Once Florence began to understand and appreciate her own body and what the right clothes could do for her (See "Closet Therapy for Florence - Florence Learns about her Body") she then needed to learn what the right colors could do for her.


For Florence the world of color was a confusing land where everyone spoke a foreign language – “toasted, tinted and tertiary……lions and tigers and hues, oh my!!!”

In order to make sense of this strange world, Florence had “had her colors done” by an “expert,” who had taken one look at this blue-eyed blonde and declared her to be a “Summer.” While summer is the hottest season of the year, the colors associated with its seasonal color palette are cool – steel grey, icy pink, sky blue. The typical Summer woman often has blue eyes, will have a pink or rosy tint to her complexion and probably had flaxen hair as a child.

Florence’s closet was full of the cool pastel colors of summer and, like most blue-eyed blondes, she loved her pink lipstick. But were the cool colors of summer right for her? It is easy to mistake a blue-eyed blonde for a classic Summer woman; however, Florence’s complexion showed me what I needed to know. Now it was time to show Florence.


I put Florence’s left hand on a silver metallic drape and her right hand on a gold metallic drape. “Now,” I said, “look at your hands and tell me which one looks better?” After giving it some thought, Florence replied, “the right hand looks better. Somehow, it just looks younger and smoother.”

Next came the earring test. Gold earrings were clearly more flattering on Florence than silver. Florence was beginning to catch on.

Now for the final touch – a dab of sunny coral lipstick on Florence’s lips. “Wow,” she said. “Look at that! My face looks brighter and younger. I had no idea lipstick could make such a difference.” In fact, Ladies, the right shade of lipstick makes all the difference.




Florence has bright blue eyes, warm honey-toned skin and golden blonde hair.

While the cool colors of the Summer palette drained all the life from Florence’s face, Florence began to see how the warmth of the Spring palette breathed new life into her delicate features.

Lovely Jody Foster is my favorite example of a beautiful Spring woman.


I took out my color drapes and set to work showing Florence what the right colors could do for her.

When we finished, I gave her a pocket-sized set of Spring color swatches as a guide and told her not to worry about all those scary color terms that had intimidated her in the past. “Some of these colors will be more flattering than others, but if you stick to this guide, you really can’t go wrong, because these, Florence, are your colors.”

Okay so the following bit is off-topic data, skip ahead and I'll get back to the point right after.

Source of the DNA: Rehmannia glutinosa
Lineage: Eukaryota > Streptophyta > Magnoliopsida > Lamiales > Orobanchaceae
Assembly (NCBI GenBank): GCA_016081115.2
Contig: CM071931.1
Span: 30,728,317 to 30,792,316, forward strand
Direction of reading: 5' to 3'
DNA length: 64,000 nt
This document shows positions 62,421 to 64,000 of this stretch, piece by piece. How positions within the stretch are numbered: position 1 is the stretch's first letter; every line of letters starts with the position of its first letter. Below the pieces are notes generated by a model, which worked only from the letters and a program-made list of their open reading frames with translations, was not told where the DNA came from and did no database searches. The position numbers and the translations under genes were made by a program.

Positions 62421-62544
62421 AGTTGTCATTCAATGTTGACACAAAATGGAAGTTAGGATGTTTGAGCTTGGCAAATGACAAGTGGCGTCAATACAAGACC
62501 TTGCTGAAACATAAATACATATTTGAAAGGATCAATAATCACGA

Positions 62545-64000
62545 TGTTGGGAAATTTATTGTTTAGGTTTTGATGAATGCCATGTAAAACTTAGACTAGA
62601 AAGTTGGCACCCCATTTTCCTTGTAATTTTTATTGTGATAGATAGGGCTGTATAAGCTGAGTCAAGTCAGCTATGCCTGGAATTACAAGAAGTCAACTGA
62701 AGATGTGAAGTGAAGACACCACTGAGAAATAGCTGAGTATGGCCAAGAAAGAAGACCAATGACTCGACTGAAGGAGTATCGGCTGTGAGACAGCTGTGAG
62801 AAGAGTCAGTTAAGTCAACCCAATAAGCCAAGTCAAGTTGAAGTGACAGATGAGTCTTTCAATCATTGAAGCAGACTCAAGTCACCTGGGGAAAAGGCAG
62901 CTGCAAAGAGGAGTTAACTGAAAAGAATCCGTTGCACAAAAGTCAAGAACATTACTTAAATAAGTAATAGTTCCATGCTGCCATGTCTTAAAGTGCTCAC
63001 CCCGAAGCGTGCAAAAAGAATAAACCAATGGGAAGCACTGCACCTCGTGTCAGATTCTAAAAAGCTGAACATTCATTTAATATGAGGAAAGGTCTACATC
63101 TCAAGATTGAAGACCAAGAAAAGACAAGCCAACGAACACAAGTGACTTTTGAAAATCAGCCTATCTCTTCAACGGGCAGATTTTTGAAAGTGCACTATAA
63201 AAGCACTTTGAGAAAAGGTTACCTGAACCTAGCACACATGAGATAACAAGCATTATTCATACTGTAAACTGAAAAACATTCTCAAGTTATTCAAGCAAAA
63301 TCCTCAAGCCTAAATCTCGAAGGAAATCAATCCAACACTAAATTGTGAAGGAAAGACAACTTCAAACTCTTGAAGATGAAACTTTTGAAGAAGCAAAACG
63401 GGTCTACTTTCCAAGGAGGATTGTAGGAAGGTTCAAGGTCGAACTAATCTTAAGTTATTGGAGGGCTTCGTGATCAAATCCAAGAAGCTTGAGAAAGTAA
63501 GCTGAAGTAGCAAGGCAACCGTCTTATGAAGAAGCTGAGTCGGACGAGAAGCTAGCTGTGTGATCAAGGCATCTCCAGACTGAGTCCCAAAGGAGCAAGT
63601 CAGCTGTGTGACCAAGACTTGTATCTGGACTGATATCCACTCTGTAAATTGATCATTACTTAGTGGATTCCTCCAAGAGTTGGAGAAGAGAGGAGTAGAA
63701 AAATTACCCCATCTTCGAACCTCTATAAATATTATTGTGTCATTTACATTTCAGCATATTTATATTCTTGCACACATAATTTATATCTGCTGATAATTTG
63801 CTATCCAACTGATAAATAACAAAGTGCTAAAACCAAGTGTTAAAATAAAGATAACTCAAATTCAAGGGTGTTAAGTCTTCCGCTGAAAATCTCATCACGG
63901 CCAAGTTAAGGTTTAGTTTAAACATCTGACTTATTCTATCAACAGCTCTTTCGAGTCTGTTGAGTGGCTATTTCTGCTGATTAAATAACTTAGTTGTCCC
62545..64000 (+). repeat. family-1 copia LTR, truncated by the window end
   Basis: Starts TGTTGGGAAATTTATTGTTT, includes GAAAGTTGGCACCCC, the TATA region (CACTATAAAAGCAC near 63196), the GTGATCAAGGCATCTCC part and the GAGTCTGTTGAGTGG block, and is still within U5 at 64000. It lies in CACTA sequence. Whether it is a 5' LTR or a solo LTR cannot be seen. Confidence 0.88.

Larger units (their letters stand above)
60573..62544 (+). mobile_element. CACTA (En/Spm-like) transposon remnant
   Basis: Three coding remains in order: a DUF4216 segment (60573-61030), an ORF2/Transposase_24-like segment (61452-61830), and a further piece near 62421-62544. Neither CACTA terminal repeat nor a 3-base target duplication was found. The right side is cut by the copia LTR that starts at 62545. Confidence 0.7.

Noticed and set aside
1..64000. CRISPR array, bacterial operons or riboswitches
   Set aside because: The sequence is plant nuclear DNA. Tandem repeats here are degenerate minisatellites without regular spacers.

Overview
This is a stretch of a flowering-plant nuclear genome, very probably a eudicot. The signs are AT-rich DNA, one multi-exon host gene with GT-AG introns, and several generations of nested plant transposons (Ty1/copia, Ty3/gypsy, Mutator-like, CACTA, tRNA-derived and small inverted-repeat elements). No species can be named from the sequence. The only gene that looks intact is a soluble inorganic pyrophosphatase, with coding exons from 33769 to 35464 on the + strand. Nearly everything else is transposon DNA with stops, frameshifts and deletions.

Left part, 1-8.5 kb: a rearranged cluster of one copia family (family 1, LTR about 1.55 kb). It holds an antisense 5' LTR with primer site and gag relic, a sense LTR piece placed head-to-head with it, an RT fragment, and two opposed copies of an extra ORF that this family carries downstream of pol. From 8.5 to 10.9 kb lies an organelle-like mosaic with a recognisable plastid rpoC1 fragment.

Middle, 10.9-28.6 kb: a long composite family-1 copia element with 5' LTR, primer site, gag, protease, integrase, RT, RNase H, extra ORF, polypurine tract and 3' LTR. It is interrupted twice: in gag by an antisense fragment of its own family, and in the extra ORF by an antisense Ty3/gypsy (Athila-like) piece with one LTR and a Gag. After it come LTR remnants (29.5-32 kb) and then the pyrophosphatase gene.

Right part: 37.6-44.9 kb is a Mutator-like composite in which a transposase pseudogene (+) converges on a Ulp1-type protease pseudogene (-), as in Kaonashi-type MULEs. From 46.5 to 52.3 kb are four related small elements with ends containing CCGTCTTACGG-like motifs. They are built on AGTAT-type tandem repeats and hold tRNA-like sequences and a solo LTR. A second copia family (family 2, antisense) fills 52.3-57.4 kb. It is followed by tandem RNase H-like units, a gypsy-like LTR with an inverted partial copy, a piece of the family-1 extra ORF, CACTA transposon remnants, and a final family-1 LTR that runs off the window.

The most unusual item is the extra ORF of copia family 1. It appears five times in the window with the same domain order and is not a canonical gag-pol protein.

Like a beautiful Spring morning, Florence began to blossom before my eyes.


There were two final areas to cover in our discussion about color.

1) Neutrals: Since we will be building a classic, versatile wardrobe for Florence, neutrals will be playing a key role. All neutrals are not created equal. One man’s beige is another man’s taupe. In other words, neutrals, like their brighter-colored cousins, are either warm or cool. The neutrals we choose for Florence need to be warm (i.e., yellowy beige) rather than cool (rosy beige).

2) Color Placement: The color that really counts is the color closest to your face. Florence has a great pair of wool crepe trousers in steel grey which we will be keeping. In order to make this cool color work for Florence, we will top it with a warm yellow sweater and a brightly patterned scarf that will pull the warm and cool shades together and/or a tweed jacket that will do the same. Get the picture?


Time for the three of us (Florence, Fifi and me) to go shopping. Stay Tuned as Florence learns how to make the most of her shopping experience.  Click here.


Pictures and graphics from www.carolthompsoncosmetics.com

Sunday, November 14, 2010

Closet Therapy for Florence – Florence Learns about her Body

In my previous piece, I introduced you to Florence and her schizophrenic closet (See: "Closet Therapy for Florence"), and we saw how, with a little guidance from me, Florence was able to channel her inner Fifi and find her own style. Now when you open Florence’s closet instead of seeing “The Three Faces of Eve,” you see Florence, a woman whose daytime style is casual chic and sporty and whose nighttime style is classic and elegant. So, how did we get there? Well, here’s a little behind the scenes look at how Florence found her style.